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By William Oliver Stevens; Allan F Westcott

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NOTE Appendix B explains how to emulate the different types of Android devices. It is preferable to create a few AVDs with different API levels so that your application can be tested on different devices. ) – API Level 11” target. To see what the Android emulator looks like, select the AVD you have just created and click the Start… button. 0 emulator. FIGURE 1-11 Click and move the lock icon to touch a circle that appears when you move the mouse. This unlocks the emulator. 0 screen. indd 13 28/06/11 12:32 PM 14 ❘ CHAPTER 1 GETTING STARTED WITH ANDROID PROGRAMMING FOR TABLETS FIGURE 1-12 Clicking the Apps icon on the top-right corner of the screen reveals a list of installed applications on the device (see Figure 1-13).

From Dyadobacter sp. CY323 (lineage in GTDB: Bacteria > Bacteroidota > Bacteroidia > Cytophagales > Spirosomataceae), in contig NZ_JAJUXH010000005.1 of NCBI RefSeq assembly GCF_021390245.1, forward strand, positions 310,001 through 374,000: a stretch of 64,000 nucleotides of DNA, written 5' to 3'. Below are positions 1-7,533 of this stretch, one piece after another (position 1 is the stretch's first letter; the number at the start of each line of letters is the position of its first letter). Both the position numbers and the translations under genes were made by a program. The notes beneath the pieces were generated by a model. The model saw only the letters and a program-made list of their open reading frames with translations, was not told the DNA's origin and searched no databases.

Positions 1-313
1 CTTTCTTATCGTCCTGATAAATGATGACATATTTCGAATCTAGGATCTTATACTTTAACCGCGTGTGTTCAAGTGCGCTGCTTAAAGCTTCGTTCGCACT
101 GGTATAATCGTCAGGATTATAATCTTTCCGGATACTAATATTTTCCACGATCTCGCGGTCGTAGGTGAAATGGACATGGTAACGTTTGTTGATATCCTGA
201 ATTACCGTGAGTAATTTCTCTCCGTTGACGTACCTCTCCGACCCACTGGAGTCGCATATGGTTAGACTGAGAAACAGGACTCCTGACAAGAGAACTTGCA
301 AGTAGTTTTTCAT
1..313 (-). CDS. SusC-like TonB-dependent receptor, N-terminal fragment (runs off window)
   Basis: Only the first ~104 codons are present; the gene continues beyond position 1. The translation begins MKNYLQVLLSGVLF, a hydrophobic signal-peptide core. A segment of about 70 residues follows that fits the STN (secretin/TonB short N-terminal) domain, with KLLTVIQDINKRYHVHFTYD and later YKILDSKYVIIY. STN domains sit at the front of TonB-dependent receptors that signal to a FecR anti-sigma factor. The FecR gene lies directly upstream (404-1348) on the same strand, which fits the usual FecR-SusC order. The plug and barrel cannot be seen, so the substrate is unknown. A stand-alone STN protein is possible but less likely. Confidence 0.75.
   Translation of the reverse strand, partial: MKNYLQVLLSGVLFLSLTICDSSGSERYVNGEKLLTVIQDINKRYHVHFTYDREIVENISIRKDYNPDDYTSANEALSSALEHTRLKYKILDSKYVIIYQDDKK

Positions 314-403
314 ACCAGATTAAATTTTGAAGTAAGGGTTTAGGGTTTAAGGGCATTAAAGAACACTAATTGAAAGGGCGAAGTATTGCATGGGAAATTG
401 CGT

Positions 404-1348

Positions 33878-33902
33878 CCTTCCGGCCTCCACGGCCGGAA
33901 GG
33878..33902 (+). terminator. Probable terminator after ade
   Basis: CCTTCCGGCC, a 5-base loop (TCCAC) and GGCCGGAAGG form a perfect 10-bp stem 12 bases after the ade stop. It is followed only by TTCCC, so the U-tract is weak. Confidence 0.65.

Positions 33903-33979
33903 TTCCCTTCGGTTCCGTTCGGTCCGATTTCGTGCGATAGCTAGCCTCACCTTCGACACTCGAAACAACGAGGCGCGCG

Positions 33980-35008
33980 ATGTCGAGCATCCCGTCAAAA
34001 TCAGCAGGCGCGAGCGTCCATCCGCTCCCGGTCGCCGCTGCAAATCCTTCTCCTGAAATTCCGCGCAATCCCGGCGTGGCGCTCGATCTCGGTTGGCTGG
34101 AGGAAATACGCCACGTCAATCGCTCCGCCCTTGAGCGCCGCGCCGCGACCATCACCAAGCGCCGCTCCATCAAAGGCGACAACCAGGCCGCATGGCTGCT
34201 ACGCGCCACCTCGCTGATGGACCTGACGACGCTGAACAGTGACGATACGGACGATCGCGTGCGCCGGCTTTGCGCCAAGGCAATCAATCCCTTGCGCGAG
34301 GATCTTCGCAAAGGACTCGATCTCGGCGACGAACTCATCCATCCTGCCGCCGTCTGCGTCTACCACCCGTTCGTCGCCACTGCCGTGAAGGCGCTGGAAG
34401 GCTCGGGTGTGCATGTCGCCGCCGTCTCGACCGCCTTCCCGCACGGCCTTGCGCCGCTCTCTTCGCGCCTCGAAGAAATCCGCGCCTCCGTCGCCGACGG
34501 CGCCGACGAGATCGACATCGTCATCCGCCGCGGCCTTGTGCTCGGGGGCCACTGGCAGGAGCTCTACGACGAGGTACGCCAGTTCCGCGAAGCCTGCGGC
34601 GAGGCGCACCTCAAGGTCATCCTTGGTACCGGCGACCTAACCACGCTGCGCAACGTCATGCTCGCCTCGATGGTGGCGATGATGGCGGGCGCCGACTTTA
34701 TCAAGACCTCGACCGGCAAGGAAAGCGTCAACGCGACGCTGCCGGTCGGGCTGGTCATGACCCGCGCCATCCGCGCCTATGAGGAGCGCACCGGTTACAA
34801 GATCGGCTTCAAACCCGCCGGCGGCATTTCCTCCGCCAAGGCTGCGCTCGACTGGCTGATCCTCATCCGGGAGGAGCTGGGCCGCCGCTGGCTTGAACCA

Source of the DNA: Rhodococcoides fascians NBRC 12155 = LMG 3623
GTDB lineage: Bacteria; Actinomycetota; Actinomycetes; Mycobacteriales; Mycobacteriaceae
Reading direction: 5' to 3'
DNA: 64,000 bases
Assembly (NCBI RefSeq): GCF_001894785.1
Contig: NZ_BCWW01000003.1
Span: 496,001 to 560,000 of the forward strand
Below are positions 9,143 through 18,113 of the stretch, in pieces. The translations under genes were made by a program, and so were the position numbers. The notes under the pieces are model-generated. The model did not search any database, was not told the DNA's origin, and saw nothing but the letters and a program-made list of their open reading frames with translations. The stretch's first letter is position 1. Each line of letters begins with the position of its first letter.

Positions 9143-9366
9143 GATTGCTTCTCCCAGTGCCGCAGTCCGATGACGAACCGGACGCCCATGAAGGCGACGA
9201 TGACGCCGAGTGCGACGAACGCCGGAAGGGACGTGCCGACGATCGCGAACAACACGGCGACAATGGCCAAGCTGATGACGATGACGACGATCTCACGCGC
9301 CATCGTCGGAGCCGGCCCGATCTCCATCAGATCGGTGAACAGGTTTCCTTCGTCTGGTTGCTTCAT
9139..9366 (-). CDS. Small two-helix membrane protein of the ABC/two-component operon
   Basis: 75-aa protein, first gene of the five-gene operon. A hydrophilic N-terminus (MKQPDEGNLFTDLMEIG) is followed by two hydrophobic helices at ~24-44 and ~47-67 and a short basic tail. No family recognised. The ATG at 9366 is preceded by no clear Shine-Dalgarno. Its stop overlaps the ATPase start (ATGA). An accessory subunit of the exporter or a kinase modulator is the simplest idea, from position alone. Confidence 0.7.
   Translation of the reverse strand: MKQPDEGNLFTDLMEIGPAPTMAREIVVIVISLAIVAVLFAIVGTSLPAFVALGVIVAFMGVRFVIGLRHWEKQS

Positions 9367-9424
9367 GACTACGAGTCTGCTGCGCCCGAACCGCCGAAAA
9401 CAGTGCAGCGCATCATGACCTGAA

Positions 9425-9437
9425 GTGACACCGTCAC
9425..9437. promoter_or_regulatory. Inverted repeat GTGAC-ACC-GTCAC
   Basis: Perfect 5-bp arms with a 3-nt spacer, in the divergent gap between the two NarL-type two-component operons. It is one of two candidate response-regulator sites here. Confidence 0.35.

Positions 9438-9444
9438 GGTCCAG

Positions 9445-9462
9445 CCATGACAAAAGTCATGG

Assets — This folder contains all the assets used by your application, such as HTML, text files, databases, etc. ➤ res — This folder contains all the resources used in your application. It also contains a few other subfolders: drawable-, layout, and values. xml — This is the manifest file for your Android application. ). xml fi le defi nes the user interface for your activity. xml fi le located in the res/values folder. xml fi le and reference these strings using the @string identifier.

WindowManager; public class MainActivity extends Activity { /** Called when the activity is first created. commit(); } } 3. indd 42 Press F11 to run the application on the Android emulator. Observe that when the emulator is in landscape mode, fragment 1 (green) is displayed (as Figure 2-11). If you press Ctrl+F11 to change the orientation of the emulator to landscape, fragment 2 (yellow) is added instead (see Figure 2-12). beginTransaction(); In this example, you used the WindowManager to determine whether the device is currently in portrait or landscape mode.

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